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Nebraska Farmers Could Benefit from Study by Robots

Corn crops are threatened in Nebraska and across the United States by the changing weather. (Virginia Carter)
Corn crops are threatened in Nebraska and across the United States by the changing weather. (Virginia Carter)
April 12, 2017

LINCOLN, Neb. - Severe weather brought on by climate change is threatening crops in Nebraska and across the United States, and a study - part of a grant by the National Science Foundation - is under way at the University of Missouri to determine how corn grows in drought conditions.

University engineers have built robots to monitor soil and air temperature, humidity and light levels. Gui DeSouza, an electrical engineering and computer science professor at Mizzou, said crops are struggling with the changing weather and won't be able to produce enough food for a world population of 9 billion by 2050 - as they're learning firsthand.

"Last year, for example, we were trying to plant. A sequence of very intense rain came and we had to start over from scratch," he said. "So, plants are subjected to a lot more stress than they used to be."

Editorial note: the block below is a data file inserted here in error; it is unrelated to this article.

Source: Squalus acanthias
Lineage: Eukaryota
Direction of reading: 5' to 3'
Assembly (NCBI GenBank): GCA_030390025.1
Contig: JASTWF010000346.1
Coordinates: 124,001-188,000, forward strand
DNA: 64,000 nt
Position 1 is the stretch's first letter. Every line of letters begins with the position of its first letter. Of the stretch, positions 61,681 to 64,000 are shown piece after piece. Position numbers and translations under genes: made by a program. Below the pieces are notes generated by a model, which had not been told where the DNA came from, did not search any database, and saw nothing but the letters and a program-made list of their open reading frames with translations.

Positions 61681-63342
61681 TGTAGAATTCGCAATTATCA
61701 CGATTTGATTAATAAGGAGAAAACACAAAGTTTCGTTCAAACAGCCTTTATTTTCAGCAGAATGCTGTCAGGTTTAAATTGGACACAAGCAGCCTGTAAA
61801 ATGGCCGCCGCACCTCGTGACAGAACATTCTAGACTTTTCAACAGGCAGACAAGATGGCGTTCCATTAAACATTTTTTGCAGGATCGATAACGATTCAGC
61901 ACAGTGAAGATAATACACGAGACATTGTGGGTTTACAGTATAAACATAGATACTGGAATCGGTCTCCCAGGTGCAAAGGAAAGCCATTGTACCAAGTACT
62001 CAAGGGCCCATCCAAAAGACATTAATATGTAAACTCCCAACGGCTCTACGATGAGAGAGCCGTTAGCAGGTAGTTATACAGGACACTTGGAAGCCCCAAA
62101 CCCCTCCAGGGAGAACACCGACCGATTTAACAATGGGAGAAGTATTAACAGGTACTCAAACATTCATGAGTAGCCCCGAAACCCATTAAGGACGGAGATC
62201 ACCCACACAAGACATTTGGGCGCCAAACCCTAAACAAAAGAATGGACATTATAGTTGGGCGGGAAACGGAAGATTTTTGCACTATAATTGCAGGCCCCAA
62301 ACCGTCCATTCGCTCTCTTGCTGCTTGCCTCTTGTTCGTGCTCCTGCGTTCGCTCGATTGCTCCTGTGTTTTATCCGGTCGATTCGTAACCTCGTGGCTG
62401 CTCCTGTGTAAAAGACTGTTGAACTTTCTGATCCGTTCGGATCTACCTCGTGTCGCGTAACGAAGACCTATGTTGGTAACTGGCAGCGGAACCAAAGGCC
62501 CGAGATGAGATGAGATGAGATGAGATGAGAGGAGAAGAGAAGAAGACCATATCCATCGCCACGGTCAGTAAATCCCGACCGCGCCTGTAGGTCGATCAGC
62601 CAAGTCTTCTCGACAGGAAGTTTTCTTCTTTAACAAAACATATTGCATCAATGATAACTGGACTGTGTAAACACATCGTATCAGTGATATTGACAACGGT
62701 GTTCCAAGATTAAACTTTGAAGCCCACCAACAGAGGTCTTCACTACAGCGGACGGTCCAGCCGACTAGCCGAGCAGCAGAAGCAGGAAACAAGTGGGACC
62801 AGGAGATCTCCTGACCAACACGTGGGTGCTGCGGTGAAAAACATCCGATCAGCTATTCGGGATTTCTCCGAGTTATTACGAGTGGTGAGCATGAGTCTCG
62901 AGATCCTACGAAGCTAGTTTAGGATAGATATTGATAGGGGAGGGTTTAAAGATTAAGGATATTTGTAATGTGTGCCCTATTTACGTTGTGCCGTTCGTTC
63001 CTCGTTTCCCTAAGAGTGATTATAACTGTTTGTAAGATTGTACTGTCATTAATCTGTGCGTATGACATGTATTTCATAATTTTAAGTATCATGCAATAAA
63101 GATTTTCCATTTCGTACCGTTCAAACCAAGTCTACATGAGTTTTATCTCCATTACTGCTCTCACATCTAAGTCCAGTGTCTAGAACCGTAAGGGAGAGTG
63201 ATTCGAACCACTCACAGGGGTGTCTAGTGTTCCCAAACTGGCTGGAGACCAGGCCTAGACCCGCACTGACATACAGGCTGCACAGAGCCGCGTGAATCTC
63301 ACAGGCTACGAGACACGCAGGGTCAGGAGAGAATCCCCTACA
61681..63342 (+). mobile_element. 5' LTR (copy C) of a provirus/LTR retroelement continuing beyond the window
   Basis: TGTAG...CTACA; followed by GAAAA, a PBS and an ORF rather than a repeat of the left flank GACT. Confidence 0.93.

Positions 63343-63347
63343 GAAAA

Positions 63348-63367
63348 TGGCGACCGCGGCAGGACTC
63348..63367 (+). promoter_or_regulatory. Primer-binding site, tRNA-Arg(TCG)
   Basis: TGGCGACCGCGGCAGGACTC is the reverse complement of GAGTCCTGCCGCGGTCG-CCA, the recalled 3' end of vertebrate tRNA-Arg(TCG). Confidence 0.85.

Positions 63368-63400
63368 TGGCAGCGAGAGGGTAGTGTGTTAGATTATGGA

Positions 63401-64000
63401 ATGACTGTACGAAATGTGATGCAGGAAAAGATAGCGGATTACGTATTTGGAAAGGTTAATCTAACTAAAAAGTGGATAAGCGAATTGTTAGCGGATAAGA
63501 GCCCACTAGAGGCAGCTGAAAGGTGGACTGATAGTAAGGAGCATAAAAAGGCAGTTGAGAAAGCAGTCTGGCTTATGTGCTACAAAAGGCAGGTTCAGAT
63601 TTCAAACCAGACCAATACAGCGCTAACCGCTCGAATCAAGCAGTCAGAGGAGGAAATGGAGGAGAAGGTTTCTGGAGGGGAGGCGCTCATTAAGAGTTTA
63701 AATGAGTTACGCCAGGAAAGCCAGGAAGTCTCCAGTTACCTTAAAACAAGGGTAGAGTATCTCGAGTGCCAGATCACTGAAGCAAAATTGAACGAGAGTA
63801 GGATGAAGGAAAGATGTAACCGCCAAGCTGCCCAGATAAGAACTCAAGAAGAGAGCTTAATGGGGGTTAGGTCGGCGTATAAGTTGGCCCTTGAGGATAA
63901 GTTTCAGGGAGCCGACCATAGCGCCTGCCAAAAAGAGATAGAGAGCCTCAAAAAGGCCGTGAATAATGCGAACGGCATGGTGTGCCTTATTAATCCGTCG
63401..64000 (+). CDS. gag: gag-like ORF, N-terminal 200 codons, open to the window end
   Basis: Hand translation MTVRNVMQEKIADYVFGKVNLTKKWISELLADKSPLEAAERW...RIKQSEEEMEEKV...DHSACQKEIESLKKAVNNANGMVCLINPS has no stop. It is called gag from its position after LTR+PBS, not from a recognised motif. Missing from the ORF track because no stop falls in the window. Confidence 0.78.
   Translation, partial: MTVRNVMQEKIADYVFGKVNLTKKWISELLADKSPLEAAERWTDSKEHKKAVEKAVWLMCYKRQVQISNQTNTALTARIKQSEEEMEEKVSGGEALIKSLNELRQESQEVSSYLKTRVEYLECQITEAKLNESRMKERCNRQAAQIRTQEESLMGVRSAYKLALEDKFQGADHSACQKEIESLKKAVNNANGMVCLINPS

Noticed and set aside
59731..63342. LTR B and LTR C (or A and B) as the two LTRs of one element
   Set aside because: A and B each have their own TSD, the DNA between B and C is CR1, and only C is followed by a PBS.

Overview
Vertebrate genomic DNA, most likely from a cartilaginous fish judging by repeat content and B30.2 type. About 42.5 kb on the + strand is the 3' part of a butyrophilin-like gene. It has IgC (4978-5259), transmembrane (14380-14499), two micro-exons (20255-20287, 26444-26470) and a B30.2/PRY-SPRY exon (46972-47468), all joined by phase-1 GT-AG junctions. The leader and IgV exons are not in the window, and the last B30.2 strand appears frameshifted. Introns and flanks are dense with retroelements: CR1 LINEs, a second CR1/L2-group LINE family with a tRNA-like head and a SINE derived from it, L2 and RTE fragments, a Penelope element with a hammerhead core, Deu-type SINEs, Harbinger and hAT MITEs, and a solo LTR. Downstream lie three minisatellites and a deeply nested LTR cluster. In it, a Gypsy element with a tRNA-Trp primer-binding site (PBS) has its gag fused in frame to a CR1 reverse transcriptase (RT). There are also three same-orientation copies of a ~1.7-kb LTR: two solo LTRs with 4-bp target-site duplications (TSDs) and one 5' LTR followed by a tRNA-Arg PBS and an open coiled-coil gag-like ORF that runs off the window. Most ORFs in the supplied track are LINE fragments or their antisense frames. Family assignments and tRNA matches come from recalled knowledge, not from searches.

DeSouza said the idea is to find plants that can resist the changing climate, and that may mean developing new genotypes. Corn is a major commodity for Nebraska, and the state is at the top of the list for popcorn and white corn production. In 2016, 1.7 billion bushels of corn were produced in Nebraska for grain.

DeSouza explained how the technology works, saying measurements are taken from a mobile sensing tower in the field - and if plants are under stress, the robots are sent out.

"So, we study different types of corn, different types of sorghum, and we're looking at those areas and trying to identify when the plants are not responding well, or responding better than the other areas," he said. "And the mobile robot can go and inspect individual plants."

DeSouza said science has to adapt to the changing conditions, with an end goal of producing crops that are able to feed as many people as possible - and for that, there's much more work to be done.

"We want to collect more and more data and be able to address those issues, but we don't expect those questions to be answered completely," he said. "Every time in research you ask one question you find a few more that you don't understand, that you have to pursue."

Minnesota, Iowa, Illinois and Nebraska account for more than half of the corn grown in the United States.

Information is online at munews.missouri.edu and a related video is at vimeo.com.

Veronica Carter, Public News Service - NE